In Figure 7 is shown a modified form of insulating material 110 which is similar to insulating material 10 except that a continuous rear sheet 133 is provided in lieu of the series of interconnected panel mid-portions 20. Connecting elements 117 are arranged to extend between front sheet 110 and rear sheet 133 in the same manner as connecting portions 17 of the material 10, and secur-. ing elements 121, pivotally attached to rear sheet 133 at connections 119, are provided for securing the insulating material 119 to the wall sheeting in the same manner as are panel outer ends 21. The installation of insulating material 110 is similar in all respects to the installation of insulating material It).
In Figure 8 is shown an insulating material 210 which is similar to insulating material 110 except that between front sheet 216 and rear sheet 233 additional intermediate sheets 234 are provided which are interconnected one to the other by connecting elements 217, 217a, 21712, to form a large number of compartments. As is obvious,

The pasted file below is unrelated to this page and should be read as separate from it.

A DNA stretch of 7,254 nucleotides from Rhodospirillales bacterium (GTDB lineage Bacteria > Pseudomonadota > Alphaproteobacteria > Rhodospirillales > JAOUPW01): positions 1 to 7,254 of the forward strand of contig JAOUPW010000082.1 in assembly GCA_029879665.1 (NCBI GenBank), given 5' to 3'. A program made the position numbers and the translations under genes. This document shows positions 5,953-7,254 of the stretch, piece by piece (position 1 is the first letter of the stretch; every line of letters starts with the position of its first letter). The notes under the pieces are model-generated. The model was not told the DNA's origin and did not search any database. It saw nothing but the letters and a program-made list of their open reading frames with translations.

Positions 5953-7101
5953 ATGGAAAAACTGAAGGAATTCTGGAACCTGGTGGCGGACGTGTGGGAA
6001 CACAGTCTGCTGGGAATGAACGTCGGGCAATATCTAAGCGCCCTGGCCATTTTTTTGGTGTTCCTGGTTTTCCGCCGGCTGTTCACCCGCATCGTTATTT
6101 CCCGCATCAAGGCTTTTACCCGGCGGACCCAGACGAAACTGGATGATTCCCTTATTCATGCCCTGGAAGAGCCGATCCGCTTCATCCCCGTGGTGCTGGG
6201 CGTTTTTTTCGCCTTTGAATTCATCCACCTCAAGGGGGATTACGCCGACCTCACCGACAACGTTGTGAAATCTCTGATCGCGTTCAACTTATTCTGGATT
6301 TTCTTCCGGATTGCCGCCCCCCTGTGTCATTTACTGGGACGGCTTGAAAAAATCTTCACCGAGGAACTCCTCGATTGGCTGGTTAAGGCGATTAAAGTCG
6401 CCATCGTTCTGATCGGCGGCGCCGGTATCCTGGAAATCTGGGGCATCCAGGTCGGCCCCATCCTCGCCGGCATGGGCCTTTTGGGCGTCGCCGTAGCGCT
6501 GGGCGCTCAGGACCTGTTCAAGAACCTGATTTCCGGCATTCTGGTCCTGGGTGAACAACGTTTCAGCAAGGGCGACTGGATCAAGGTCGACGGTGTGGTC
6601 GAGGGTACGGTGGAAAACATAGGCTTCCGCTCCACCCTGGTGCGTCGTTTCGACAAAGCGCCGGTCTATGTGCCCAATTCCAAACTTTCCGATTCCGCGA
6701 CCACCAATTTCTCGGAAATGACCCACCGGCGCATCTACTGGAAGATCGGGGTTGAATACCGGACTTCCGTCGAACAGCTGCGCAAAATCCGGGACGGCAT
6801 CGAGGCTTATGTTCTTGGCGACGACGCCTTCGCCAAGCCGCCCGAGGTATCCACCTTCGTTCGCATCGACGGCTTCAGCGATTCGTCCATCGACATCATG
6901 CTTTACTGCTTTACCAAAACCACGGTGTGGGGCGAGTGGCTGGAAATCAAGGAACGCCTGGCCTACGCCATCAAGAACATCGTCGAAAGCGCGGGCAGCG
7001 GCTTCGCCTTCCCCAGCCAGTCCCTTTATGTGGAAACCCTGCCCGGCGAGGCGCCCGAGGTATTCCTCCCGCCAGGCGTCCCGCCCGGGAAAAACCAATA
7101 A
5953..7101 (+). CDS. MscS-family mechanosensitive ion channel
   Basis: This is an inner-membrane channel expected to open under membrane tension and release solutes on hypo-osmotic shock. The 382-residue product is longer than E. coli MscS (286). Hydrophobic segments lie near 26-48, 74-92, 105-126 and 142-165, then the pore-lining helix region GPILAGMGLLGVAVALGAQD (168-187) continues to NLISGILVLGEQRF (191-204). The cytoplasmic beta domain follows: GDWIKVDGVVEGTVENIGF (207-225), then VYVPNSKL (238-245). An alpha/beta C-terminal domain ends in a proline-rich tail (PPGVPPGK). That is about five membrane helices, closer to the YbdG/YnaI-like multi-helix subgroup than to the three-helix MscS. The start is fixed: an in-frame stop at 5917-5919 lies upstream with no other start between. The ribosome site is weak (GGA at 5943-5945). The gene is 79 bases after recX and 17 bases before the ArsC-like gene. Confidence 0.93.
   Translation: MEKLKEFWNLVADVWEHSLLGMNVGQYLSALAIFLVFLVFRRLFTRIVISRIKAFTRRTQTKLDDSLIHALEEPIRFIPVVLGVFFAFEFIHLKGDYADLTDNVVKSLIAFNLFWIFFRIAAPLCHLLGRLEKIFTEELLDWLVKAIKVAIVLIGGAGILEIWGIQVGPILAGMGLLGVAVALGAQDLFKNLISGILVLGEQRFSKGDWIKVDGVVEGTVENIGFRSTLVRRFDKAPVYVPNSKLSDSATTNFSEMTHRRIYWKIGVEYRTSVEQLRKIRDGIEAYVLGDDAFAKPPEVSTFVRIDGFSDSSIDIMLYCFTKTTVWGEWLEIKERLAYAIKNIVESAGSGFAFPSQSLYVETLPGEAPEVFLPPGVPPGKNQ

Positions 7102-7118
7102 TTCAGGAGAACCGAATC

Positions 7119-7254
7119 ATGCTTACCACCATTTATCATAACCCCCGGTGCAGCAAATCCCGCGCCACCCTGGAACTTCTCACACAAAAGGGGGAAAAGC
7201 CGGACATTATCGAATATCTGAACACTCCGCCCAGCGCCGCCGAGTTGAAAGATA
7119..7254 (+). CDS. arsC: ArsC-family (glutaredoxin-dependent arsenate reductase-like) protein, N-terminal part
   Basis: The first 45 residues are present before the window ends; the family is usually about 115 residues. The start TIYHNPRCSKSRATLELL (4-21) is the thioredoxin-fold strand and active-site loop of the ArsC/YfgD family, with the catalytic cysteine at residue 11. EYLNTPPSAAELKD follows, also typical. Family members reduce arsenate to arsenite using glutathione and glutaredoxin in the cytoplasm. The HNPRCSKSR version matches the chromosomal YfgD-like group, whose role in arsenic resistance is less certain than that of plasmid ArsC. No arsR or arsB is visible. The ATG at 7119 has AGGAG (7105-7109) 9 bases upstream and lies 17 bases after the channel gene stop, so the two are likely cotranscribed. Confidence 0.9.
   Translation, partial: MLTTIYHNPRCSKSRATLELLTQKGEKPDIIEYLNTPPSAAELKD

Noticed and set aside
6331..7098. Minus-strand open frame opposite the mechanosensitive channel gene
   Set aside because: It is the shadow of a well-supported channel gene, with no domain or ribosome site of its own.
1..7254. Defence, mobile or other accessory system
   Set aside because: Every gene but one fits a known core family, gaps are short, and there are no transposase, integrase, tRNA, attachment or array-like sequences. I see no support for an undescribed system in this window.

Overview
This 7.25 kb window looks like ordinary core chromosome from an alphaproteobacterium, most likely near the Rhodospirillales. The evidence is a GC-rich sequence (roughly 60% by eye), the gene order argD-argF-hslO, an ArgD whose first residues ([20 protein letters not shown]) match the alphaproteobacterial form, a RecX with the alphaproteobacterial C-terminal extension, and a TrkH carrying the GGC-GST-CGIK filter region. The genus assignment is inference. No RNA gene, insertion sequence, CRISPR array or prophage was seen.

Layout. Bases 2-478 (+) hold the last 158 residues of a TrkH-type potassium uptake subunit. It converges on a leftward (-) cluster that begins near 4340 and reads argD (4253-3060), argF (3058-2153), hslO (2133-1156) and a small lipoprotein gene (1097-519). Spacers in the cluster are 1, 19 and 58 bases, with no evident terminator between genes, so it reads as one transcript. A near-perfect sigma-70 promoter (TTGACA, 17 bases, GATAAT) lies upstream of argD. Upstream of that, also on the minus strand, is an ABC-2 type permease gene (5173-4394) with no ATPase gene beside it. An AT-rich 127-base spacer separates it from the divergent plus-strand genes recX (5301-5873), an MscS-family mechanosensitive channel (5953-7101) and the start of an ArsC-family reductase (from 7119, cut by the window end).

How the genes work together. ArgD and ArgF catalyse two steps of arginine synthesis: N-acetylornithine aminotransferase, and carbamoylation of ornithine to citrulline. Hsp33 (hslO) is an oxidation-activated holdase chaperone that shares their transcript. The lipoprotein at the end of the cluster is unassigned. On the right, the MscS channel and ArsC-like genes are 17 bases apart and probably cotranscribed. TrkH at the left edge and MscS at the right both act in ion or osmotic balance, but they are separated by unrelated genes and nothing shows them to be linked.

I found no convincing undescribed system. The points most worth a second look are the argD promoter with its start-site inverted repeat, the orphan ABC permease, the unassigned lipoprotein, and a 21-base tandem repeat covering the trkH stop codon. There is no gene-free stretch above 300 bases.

xthe specific number of intermediate sheets 234 may be together with front sheet 16 as seen in Figs. 4, 5, and 6.
Insulating material 10 is adapted for installation in building walls wherein variations in the wall size are had. To accommodate diiferences in the thickness of the wall the hinged connection of panelend 21 is utilized. Thus, by rotating end 21 the necessary amount about connection 19, the end 21 may be connected to the siding i4 horizontally outwardly of mid-portion 20 as seen in Figs. 5 and 6. Thus, walls having a thickness of twice the normal wall thickness may be accommodated with my insulating material, the only change in installation thereof being the rotation of panel end 21 the requisite amount. Where the panel ends are thus rotated, additional air chambers such as chambers 24 and. 25 in Fig. 5 and chambers 31 and 32 in Fig. 6 are formed similar to the chambers 10a and 10 formed between the panels 16' and front sheet 16.